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Fri, 16 Mar 2018

Finance Minister Nhlanhla Nene confirmed that nuclear plans will remain on the table but will only be implemented at a pace the country can afford.

Finance Minister Nhlanhla Nene says the Energy Department will need a budget of R1 trillion for its nuclear plans.

Nene confirmed that nuclear plans will remain on the table but will only be implemented at a pace the country can afford.

The Finance Minister gave his first public address in Tshwane on Monday at a Fedusa conference.

“Which means we must not move away from the existing plans and we’re sitting with the IPPs as we speak on renewable energy, some of them that are due to be signed quite soon, some of them that are already in operation and that have assisted us in alleviating our energy challenge.”

WATCH: Finance Minister Nene’s first public appearance


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Fri, 16 Mar 2018
SA to raise GDP growth forecasts in October – Nene

National Treasury will probably raise projections for economic growth this year in its October mid-term budget as the country overcomes governance and financial problems that have lowered confidence, said Finance Minister Nhlanhla Nene.

Newly appointed President Cyril Ramaphosa reappointed Nene to the role last month. When former leader Jacob Zuma fired him and replaced him with a Des van Rooyen in 2015, the move triggered a sell-off in the rand and bonds.

Policy uncertainty and state graft concerns saw Fitch Ratings and S&P Global Ratings lower their assessments of the nation’s debt to junk. The economy slumped into a recession in 2017 and has mounted a fragile recovery since.

The economy is forecast to expand 1.5% this year, compared with the previous projection of 1.1% and an estimated 1% in 2017, National Treasury said in its 2018 budget review on February 21. Growth will probably accelerate to 2.1% in 2020 as measures aimed at creating policy certainty and attracting investment pay off, it said.

“Prospects look good for an improvement in growth forecasts,” Nene told reporters east of Pretoria on Monday.

The government will from April 1 raise value-added tax for the first time since 1993 as part of measures to stabilise debt and prevent a third junk credit rating. Higher taxes will raise an additional R36bn in the year through March 2019 and be coupled with budget cuts totalling R85bn over three years.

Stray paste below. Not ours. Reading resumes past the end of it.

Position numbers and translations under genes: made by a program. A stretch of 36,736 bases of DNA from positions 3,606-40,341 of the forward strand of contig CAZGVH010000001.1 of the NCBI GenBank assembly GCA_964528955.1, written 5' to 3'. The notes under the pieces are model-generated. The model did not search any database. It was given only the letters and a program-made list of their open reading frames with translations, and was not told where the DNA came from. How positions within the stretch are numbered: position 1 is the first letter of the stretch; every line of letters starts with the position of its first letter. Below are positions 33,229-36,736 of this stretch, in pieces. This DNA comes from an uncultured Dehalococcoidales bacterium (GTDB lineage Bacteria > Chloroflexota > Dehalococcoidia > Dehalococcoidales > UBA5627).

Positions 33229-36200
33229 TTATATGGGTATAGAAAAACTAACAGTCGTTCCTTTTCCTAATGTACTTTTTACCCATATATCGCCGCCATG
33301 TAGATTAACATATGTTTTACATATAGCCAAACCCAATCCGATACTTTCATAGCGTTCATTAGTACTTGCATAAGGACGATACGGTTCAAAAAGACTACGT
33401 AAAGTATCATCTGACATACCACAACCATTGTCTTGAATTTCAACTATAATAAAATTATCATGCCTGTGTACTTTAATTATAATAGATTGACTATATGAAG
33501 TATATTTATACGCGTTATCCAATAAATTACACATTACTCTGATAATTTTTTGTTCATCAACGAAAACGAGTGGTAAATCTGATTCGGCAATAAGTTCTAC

The funds will go toward plugging a revenue shortfall estimated at R48.2bn for this year. Concerns about corruption and poor governance, increased tax avoidance and administrative problems at the nation’s tax-collection agency have contributed to revenue shortfalls.

The nation has to demonstrate efficiency in spending to raise tax morality, Nene said. If “resources are spent in a responsible manner, they’re able to make a huge difference in our people’s lives”, he said.



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Fri, 16 Mar 2018
Cape Town to host African peering forum

The Internet Society and African IXP Association (AFIX) will hold the 9th annual Africa Peering and Interconnection Forum (AfPIF) in Cape Town, South Africa hosted by the Internet Service Providers’ Association (ISPA).

The conference will be held from 21-23 of August 2018 in conjunction with Internet industry conference iWeek, which will run from 20-24 August 2018.

AfPIF is an annual event that serves as a platform to expand and develop the African Internet. It connects infrastructure, service, and content providers with policymakers in order to identify and discuss ways to improve network interconnection, lower the cost of connectivity, and increase the number of users in the region.

More than 200 participants attended last year’s AfPIF in Abidjan, Cote d’Ivoire including providers of international, regional, and sub-regional transport, transit, and content as well as more than 20 IXPs from Africa and beyond.

This year’s event will be hosted in South Africa, home to the oldest Internet Exchange Point (IXP) in Africa, the highest density of IXPs per city in Africa, and the largest carrier neutral data centre in Africa. As a thriving terrestrial infrastructure market and the continent’s most mature peering ecosystem, South Africa will provide an opportunity for attendees to learn from its experiences and explore a growing number of opportunities in the region.

“The African IXP Association has been absolutely amazed by South Africa’s rapid development and is proud to host this year’s AfPIF in Cape Town. We all benefit from their innovation and continued success, and hope that our collective presence will provide additional momentum,” says Kyle Spencer, co-coordinator of the African IXP Association.

“We are delighted to be hosting AfPIF at iWeek for the very first time. This is a fantastic example of the kind of pan-African ICT cooperation envisioned by the Abuja and OR Tambo declarations of the 1990s,” says ISPA chair Graham Beneke.

“The first AfPIF was held in 2010 by the Internet Society from the realization that most of African Internet traffic is exchanged outside the continent, and the region could save costs by exchanging the Internet traffic locally,” says Dawit Bekele, regional bureau director for Africa at Internet Society. “The target is to have at least 80% of the Internet traffic consumed in Africa being locally accessible, and only 20% sourced outside the continent by the year 2020. We are getting closer to that target every year thanks to AfPIF and many activities that promote interconnection and hosting in Africa.”



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